To facilitate the Food and Agriculture Organization/World Health Organization/United Nations University Joint (FAO/WHO/UNU) Expert Consultation on Energy and Protein Requirements which met in Rome in 1981, Schofield et al. reviewed the literature and produced predictive equations for both sexes for the following ages: 0–3, 3–10, 10–18, 18–30, 30–60 and >60 years. These formed the basis for the equations used in 1985 FAO/WHO/UNU document, Energy and Protein Requirements.
While Schofield's analysis has served a significant role in re-establishing the importance of using basal metabolic rate (BMR) to predict human energy requirements, recent workers have subsequently queried the universal validity and application of these equations. A survey of the most recent studies (1980–2000) in BMR suggests that in most cases the current FAO/WHO/UNU predictive equations overestimate BMR in many communities. The FAO/WHO/UNU equations to predict BMR were developed using a database that contained a disproportionate number – 3388 out of 7173 (47%) – of Italian subjects. The Schofield database contained relatively few subjects from the tropical region.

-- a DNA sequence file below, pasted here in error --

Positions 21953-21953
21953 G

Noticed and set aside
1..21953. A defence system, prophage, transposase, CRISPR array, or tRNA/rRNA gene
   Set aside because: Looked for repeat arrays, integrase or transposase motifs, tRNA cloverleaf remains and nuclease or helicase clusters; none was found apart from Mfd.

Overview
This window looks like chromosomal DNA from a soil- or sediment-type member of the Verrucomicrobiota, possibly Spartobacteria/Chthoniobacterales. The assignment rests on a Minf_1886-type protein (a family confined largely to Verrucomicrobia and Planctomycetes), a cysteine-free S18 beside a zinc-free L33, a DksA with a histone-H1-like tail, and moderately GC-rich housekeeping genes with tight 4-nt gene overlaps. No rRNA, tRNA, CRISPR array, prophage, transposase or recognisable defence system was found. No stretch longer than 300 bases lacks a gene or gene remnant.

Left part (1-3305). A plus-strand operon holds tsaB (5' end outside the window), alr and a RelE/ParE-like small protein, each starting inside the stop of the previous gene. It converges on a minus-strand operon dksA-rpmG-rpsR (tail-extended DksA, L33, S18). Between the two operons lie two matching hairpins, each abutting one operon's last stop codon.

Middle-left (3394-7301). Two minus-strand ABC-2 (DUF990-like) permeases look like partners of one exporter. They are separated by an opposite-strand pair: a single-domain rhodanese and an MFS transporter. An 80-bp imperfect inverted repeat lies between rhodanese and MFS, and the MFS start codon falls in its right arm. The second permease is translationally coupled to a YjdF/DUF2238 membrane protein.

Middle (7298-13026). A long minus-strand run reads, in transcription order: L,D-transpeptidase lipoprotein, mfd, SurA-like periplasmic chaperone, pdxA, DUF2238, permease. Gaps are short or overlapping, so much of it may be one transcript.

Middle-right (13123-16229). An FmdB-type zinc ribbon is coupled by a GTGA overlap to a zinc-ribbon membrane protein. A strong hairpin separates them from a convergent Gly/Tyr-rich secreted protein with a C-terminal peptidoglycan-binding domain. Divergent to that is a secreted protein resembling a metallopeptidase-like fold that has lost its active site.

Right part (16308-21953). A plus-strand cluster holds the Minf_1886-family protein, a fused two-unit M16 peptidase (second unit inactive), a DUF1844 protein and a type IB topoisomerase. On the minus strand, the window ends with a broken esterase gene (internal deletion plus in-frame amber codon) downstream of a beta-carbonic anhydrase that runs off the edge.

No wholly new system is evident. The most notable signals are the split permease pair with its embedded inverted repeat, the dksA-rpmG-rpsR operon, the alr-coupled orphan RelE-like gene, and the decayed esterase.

The objective here is to review the historical development in the measurement and application of BMR and to critically review the Schofield et al. BMR database presenting a series of new equations to predict BMR.
This division, while arbitrary, will enable readers who wish to omit the historical review of BMR to concentrate on the evolution of the new BMR equations.
BMR data collected from published and measured values.
A series of new equations (Oxford equations) have been developed using a data set of 10 552 BMR values that (1) excluded all the Italian subjects and (2) included a much larger number (4018) of people from the tropics.
In general, the Oxford equations tend to produce lower BMR values than the current FAO/WHO/UNU equations in 18–30 and 30–60 year old males and in all females over 18 years of age.
This is an opportune moment to re-examine the role and place of BMR measurements in estimating total energy requirements today. The Oxford equations' future use and application will surely depend on their ability to predict more accurately the BMR in contemporary populations.
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